Could the The Matrix movie phenomenon really inspire violent or mentally disturbed individuals to act out sadistic fantasies?
The Matrix Reloaded made Hollywood history this weekend when it took in $93.3 million at the box office, generating the highest-grossing R-rated opening ever.
Meanwhile, the original film, The Matrix, which inspired the sequel, has been linked to several violent crimes over the past four years.
The plot of the film, which blurs the line between reality and fantasy, is that computers have taken over the Earth, leaving some humans existing in a computer-simulated world where they battle for survival.
When Eric Harris and Dylan Klebold attacked Columbine High School on April 20, 1999, killing 13 people and themselves, investigators said the killers evoked Neo, Keanu Reeves' character in The Matrix.
The two teens were known for wearing long black trench coats similar to the one "Neo" wears in the film and for calling themselves the trench coat mafia.
The Movie Defense
Attorneys for a 19-year-old who shot his parents to death last February claim he was obsessed with The Matrix.
Josh Cooke, of Oakton, Va., shot his parents with a 12-gauge shotgun that was similar to one of the weapons "Neo" uses in the film.
Cooke wore a trench coat, had a huge poster from the film in his room and even believed he lived inside The Matrix, his defense attorney, Rachel Fierro, has argued.
Lee Malvo, one of the accused Washington-area snipers, is said to have been obsessed with the world of blurred realities and mind control portrayed in The Matrix as well.
A note written by 18-year-old Malvo in jail reads: "Free yourself of The Matrix."
University of Wisconsin communications professor Joanne Cantor says there have been other murder cases in which criminals referenced other violent films, but the professor says perpetrators who reference The Matrix tend to provide many more details from the film.
"I think all violent movies have some tendency to encourage violence in particularly susceptible individuals," Cantor said on ABCNEWS' Good Morning America. "This movie, I think, has an extra component of the blurring between fantasy and reality," she said.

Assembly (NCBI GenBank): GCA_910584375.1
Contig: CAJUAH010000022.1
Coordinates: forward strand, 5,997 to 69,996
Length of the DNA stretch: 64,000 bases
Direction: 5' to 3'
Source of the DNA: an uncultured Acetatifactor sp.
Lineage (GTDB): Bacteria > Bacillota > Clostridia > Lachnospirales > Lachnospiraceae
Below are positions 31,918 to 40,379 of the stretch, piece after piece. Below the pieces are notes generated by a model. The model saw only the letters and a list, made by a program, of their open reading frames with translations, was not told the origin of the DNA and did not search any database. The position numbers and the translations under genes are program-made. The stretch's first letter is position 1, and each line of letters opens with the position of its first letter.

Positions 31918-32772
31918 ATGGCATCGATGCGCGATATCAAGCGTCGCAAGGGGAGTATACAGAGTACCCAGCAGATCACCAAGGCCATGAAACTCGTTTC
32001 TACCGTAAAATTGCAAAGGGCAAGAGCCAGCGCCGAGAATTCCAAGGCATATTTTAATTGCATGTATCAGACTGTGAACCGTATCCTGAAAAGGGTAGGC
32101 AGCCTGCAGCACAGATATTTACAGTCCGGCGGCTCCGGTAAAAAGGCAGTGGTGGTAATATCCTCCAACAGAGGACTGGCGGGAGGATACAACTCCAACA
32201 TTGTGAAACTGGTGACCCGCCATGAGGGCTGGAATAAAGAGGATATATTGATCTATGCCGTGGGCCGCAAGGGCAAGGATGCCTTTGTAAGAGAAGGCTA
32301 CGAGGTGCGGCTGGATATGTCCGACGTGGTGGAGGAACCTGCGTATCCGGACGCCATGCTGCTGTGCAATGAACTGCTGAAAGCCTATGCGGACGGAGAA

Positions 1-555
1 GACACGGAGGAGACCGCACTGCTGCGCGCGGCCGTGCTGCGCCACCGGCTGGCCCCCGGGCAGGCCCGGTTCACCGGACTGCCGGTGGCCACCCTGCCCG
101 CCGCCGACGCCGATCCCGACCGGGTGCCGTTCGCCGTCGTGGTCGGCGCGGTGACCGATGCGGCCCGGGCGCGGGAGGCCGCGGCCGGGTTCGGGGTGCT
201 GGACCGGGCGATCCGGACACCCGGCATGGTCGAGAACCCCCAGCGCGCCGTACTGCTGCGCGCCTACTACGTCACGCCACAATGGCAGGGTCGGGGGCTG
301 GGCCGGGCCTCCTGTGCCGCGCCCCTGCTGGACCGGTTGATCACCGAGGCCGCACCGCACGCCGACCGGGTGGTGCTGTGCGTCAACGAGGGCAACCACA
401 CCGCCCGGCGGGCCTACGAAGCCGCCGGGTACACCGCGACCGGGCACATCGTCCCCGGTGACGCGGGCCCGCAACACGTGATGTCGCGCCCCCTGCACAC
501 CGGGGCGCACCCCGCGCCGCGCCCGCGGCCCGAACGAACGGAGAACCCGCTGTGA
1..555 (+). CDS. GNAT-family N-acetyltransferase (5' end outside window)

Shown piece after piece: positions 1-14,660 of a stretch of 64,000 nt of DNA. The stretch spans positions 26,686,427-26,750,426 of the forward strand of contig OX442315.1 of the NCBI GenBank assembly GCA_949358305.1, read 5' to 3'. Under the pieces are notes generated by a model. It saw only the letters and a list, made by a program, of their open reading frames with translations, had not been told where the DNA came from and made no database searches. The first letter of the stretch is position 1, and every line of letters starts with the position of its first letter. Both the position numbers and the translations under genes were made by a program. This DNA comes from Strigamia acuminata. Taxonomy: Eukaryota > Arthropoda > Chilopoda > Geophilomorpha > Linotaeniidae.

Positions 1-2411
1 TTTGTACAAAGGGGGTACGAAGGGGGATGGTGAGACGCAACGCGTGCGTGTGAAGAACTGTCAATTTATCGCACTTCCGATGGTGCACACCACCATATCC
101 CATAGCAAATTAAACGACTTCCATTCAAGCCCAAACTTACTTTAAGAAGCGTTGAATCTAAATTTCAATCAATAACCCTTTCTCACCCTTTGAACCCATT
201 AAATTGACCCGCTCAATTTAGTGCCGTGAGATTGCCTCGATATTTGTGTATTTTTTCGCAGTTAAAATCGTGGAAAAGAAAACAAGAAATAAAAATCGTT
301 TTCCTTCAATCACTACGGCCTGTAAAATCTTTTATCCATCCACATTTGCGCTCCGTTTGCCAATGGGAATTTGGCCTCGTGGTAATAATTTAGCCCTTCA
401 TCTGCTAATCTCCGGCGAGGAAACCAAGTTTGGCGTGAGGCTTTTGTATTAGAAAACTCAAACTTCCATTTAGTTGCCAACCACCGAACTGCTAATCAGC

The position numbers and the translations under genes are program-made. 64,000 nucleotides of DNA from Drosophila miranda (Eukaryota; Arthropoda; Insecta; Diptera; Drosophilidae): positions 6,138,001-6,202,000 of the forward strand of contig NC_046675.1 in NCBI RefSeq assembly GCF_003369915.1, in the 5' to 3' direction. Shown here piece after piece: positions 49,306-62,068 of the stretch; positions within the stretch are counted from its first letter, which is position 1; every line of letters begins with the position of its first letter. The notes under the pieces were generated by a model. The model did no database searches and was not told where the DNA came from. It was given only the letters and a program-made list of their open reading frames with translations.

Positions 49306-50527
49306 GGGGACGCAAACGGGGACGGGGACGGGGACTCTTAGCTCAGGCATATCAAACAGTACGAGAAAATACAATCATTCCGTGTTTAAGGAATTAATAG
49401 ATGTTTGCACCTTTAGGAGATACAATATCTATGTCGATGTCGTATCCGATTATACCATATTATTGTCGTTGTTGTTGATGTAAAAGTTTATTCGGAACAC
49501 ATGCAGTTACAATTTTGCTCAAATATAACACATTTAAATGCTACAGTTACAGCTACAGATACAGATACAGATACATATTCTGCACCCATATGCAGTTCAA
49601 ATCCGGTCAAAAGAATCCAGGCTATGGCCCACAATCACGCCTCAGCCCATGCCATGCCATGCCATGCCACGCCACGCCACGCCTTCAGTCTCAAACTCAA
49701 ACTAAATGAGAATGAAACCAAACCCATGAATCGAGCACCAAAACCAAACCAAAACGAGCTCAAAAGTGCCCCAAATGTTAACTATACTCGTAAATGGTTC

It's not known if The Matrix will form part of Malvo's defense, but the defense has been used successfully in a few murder cases across the country.
Vadim Mieseges, 27, of San Francisco dismembered his landlady without provocation three years ago. He told police he did it after he had been "sucked into The Matrix." A judge accepted his plea of not guilty by reason of insanity.
Tonda Lynn Ansley of Hamilton, Ohio, made references to the film after she was arrested in the July 2002 fatal shooting of Sherry Corbett, 55, a Miami University professor whose house she had been renting.
Ansley's statement to police made reference to the The Matrix as she suggested that she was drugged to make her think the things she envisioned were dreams.
"They commit a lot of crimes in The Matrix. That's where you go to sleep at night and they drug you and take you somewhere else and then they bring you back and put you in bed and, when you wake up, you think that it's a bad dream," she told police.
A judge ruled that Ansley was innocent by reason of insanity last week at a pretrial hearing.
Warner Bros. Pictures, which released the sequel to The Matrix this week, said there is no connection between the movie and the killings. In a statement, the studio expressed condolences to the victims of violent crimes.